After announcing plans to commemorate the death and clinic closing of murdered late-term-abortion-providing OB/GYN George Tiller (see May 31, 2009) by laying flowers at the clinic building, hardline anti-abortion group Operation Rescue changes the location of the event to its Wichita headquarters due to an announced counter-protest by abortion rights supporters. However, about ten abortion opponents return to the clinic in the evening to lay hundreds of flowers, after the abortion rights supporters have left. [Operation Rescue, 6/20/2009] Marla Patrick, state co-ordinator for the National Organization for Women, which organized the counter-protest, says: “Our original intent was to prevent them from doing their proverbial dance on a murdered man’s grave. The fact they changed plans tells me we were successful.” [Associated Press, 6/20/2009] Suspicions persist of murder suspect Scott Roeder’s connection with Operation Rescue (see May 31, 2009).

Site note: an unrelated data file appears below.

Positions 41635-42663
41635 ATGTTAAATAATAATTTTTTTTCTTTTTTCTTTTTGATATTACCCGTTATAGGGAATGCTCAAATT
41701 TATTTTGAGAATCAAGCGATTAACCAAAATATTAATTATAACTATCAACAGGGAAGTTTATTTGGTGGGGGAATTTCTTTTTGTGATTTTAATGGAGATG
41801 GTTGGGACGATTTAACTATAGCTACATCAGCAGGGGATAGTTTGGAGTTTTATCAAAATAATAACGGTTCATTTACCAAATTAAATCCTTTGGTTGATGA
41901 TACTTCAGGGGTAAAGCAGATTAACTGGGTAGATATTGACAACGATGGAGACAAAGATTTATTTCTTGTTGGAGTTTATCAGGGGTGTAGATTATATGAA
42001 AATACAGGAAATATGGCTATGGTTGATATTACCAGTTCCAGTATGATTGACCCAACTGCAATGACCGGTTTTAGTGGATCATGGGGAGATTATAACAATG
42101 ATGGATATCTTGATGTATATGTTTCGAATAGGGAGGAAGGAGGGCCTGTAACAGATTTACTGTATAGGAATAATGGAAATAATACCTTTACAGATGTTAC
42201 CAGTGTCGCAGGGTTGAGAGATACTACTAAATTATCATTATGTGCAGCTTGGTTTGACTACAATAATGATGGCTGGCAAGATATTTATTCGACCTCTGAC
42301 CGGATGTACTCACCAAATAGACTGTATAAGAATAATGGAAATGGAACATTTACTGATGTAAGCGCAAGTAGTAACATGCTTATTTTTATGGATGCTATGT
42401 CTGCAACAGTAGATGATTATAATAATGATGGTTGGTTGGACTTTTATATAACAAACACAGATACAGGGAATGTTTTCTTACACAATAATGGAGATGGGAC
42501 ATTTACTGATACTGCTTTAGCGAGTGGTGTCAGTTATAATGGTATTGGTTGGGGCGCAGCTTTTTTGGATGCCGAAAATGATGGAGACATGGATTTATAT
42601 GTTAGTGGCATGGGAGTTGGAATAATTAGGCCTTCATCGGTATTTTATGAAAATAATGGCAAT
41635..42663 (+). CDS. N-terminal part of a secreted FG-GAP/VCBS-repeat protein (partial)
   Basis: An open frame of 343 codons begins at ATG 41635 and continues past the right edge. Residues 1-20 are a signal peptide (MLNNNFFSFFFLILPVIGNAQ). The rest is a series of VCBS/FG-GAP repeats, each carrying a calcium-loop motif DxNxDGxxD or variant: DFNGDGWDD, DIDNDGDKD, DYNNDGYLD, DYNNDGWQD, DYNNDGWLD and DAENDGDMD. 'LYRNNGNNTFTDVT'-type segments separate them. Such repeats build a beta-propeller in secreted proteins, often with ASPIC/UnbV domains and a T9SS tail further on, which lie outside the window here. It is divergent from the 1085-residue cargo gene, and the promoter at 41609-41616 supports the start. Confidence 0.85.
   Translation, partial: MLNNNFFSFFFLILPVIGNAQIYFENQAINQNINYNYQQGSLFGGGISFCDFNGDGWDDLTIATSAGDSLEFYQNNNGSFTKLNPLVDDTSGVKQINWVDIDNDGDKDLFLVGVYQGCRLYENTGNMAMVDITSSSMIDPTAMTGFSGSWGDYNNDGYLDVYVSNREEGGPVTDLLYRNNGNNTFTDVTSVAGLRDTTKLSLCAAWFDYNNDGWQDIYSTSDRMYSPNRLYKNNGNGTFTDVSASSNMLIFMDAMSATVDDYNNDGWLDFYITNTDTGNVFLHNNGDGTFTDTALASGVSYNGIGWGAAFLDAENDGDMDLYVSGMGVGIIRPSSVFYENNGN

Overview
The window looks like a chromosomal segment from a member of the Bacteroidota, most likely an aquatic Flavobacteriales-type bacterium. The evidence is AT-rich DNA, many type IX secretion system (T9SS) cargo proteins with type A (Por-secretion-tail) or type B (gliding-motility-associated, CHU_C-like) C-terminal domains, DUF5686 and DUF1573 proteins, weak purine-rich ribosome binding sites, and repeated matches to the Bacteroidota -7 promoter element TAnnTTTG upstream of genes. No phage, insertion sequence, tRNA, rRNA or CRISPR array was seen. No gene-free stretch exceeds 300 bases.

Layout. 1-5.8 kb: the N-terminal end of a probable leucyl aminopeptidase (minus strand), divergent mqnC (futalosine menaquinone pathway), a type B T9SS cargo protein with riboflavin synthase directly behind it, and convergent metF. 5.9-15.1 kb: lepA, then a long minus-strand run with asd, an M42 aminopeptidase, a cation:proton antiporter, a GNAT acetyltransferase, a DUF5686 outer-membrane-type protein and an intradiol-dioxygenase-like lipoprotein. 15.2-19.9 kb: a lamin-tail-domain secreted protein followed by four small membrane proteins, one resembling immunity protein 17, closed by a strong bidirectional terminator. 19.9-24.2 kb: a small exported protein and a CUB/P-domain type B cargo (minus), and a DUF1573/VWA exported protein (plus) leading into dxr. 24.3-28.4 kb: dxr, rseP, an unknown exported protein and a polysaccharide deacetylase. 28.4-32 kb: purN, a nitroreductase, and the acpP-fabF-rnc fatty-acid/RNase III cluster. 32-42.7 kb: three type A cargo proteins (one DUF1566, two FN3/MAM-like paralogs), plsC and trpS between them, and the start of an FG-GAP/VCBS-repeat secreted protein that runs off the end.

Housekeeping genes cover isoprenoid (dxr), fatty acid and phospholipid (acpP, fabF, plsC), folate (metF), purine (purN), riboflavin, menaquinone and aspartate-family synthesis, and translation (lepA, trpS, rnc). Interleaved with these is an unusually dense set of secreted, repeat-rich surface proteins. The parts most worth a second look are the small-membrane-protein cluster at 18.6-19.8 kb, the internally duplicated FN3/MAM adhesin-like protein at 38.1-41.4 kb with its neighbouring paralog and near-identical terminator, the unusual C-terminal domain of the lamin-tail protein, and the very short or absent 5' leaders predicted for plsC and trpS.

A Wichita, Kansas, jury convicts Scott Roeder of first-degree murder in the shooting death of Dr. George Tiller, one of the few doctors in the country to perform late-term abortions (see May 31, 2009 and May 31, 2009). The jury only deliberates for 37 minutes before handing down its verdict. Roeder admitted shooting Tiller during the trial, said he felt no remorse whatsoever for his actions, and instead justified them by saying he saw no other way to prevent abortions. Roeder will receive a sentence of life in prison; prosecutors say they hope to add restrictions to his sentence that will prevent him from coming up for parole for 50 years. Dr. Tiller’s widow, Jeanne Tiller, says in a statement, “At this time, we hope that George can be remembered for his legacy of service to women (see January 20, 2010), the help he provided for those who needed it, and the love and happiness he provided us as a husband, father, and grandfather.” [New York Times, 1/29/2010; AlterNet, 1/29/2010]